Coding, or designing, or writing pitch decks, or making sales calls, or preparing spreadsheets, or writing blog posts, or social media marketing, or buying ads, or choosing the right color, or picking the right paper, or making a layout responsive, or investing in companies, or doing due diligence, or making decisions, or coming up with a strategy, or allocating capital, or figuring out how to spend the budget, or reading up on a subject is not hard work. That’s just work. If you can do it in an air conditioned room, with no physical threat to you or someone else, while seated, it ain’t hard work.
The moral of the story is that one is always better than zero. It’s better to get 1 view than zero because you were waiting for your “big break.” Big breaks don’t often exist. Lebron became an all star player after 10 years in the gym. Nothing happens overnight.
Keep moving forward. Small steps. Increments. Bite by bite.
I have to constantly remind myself of this because I like to think big and dream big.
But the big stuff, the stuff that could be — the destination, the outcome, the endgame — comes after the little stuff.
I’m trying to get pumped about the little stuff more often. So rather than visualizing the end result, I’m trying to visualize the work that needs to be done to take the next step forward.
In other words: Instead of thinking about what the big project will look like when it’s done, I’m thinking about the next task that will move the project closer to completion.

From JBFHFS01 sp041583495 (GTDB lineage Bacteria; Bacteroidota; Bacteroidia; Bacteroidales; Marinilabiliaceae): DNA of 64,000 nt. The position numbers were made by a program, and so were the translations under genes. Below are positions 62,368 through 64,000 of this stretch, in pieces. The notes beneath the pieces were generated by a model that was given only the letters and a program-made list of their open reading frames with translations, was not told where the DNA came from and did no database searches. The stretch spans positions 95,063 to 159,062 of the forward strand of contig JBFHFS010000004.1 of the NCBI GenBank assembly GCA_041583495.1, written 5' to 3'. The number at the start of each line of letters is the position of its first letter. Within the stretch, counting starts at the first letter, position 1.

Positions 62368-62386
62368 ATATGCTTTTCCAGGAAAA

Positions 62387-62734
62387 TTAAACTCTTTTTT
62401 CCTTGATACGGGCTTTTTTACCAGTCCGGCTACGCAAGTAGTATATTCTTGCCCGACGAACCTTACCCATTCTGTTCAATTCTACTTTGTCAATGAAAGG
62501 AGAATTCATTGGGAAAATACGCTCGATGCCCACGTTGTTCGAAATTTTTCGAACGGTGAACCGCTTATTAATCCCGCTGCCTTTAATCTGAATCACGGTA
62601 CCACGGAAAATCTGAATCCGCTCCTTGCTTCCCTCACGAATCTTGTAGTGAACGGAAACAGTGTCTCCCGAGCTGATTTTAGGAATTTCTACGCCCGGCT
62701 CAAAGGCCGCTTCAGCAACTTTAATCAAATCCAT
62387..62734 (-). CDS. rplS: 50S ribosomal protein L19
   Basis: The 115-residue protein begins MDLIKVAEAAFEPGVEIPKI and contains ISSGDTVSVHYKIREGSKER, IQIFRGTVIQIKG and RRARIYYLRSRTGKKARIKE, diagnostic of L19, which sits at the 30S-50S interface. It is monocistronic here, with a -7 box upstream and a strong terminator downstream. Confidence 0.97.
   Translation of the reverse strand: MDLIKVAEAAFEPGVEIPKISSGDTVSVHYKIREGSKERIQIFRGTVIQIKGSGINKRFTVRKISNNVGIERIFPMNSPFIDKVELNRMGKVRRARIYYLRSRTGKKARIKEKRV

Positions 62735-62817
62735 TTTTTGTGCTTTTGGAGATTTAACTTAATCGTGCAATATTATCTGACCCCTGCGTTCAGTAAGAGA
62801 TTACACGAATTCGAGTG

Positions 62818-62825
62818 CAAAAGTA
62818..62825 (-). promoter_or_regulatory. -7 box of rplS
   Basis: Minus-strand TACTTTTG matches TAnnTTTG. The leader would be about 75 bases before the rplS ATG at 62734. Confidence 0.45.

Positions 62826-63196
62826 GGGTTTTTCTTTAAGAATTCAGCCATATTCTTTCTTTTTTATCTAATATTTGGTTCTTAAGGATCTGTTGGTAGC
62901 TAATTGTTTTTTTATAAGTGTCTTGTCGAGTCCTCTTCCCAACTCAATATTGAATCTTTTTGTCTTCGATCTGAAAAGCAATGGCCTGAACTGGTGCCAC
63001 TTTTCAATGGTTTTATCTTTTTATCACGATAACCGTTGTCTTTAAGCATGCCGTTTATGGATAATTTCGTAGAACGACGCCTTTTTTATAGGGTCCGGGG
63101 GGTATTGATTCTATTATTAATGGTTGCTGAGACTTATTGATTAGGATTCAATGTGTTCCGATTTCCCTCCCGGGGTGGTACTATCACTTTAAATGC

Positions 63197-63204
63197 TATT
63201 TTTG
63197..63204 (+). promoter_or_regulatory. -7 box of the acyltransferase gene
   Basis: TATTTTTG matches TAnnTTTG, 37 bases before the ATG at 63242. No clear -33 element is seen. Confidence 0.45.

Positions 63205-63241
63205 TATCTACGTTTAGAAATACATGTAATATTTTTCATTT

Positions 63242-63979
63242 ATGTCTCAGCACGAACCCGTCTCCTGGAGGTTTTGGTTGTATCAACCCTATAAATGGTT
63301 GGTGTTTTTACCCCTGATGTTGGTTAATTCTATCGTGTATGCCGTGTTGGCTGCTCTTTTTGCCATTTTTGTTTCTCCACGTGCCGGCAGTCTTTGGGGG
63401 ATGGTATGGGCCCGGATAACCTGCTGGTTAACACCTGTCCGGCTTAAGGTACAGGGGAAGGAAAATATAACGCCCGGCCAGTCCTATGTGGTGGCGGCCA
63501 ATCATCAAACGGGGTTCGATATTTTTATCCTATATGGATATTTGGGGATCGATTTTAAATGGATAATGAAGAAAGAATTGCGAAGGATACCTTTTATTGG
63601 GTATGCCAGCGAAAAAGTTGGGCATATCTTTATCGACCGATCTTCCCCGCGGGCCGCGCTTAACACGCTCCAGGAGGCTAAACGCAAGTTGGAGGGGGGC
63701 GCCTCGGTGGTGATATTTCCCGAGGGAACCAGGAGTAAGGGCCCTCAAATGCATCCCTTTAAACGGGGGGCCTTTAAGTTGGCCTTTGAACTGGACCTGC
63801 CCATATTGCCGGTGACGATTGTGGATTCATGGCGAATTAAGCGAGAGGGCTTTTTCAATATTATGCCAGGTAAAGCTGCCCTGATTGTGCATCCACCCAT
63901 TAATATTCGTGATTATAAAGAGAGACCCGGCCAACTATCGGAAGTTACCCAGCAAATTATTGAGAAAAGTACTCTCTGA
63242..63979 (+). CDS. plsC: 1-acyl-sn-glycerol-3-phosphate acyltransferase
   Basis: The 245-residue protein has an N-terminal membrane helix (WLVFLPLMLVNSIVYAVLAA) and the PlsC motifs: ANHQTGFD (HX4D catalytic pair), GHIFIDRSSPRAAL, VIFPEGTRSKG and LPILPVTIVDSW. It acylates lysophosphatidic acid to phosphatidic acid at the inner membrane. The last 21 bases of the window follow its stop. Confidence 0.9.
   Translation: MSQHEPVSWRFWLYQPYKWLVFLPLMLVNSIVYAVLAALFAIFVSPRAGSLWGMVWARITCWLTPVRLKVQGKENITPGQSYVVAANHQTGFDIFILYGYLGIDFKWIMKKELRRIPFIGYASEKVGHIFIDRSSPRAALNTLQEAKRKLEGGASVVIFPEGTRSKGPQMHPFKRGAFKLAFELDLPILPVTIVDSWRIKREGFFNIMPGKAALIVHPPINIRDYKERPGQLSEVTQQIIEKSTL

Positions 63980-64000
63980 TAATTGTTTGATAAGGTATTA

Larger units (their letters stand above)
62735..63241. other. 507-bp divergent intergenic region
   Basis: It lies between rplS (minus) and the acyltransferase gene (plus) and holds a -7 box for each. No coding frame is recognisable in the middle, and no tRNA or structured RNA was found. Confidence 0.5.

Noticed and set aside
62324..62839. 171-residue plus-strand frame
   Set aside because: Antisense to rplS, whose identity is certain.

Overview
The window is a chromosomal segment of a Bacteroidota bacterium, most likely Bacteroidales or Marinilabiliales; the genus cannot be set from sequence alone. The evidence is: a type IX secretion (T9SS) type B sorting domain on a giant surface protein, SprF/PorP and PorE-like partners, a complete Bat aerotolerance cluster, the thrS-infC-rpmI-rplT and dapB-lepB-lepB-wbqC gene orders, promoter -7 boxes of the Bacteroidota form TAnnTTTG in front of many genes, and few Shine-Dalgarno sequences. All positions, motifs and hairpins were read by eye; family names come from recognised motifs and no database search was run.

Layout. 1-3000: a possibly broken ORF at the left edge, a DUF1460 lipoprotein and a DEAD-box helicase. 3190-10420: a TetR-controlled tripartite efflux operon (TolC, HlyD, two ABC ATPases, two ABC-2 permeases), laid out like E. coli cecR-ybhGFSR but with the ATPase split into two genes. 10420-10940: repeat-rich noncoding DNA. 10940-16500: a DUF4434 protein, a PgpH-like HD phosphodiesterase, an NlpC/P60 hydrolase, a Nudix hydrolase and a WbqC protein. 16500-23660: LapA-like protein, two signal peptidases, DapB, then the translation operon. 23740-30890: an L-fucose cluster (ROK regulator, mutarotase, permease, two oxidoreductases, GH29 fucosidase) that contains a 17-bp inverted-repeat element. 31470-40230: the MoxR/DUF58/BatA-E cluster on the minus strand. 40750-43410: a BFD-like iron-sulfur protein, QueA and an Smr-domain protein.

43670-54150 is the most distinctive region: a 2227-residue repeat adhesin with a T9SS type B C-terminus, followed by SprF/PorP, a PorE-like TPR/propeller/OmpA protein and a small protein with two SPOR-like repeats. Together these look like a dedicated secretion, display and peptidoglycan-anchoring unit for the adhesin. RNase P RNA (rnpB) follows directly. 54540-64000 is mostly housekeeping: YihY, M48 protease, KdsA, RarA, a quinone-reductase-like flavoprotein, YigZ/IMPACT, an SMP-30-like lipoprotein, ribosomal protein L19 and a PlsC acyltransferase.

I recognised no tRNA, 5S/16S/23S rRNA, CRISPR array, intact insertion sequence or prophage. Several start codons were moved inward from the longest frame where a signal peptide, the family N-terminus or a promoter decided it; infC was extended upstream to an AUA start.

Knowing what you want to accomplish should help you determine which tasks are most relevant. This will take time and discipline. You need to stop hiding from discomfort and do the hard work. Which tasks matter most? Find out, and act on those. In doing so, you should see greater progress than you did when you were busy doing everything.
Source: Slow the fuck down
Counterpoint: When you’re just starting out, chances are you don’t know what you want to accomplish.
You gotta try different things until you hit that sweet spot of what you’re good at, what you enjoy, and what other people find valuable enough to pay you for.
An absurd human knows about his mortality and yet doesn’t accept it, knows about the limitation of his reasoning, yet still holds it dear, feels the pleasure and pain of his experiences and yet tries to take in as many as possible.
It’s funny how taking a week off work can feel so much longer.
This was the first full-on vacation I’ve taken since May. I never checked my work email, Slack, or Zoom. I even unplugged from my non-work projects. (Being under the weather for a few of those days certainly helped with the disconnect.)
That unplugging gave me time to reflect. Now, as I reboot my routine for 2017, I have a set of resolutions (or themes, or goals…) on my mind for this new year.
Empathy depends on your ability to overcome your own perspective, appreciate someone else’s, and step into their shoes. Self-control is essentially the same skill, except that those other shoes belong to your future self—a removed and hypothetical entity who might as well be a different person. So think of self-control as a kind of temporal selflessness. It’s Present You taking a hit to help out Future You.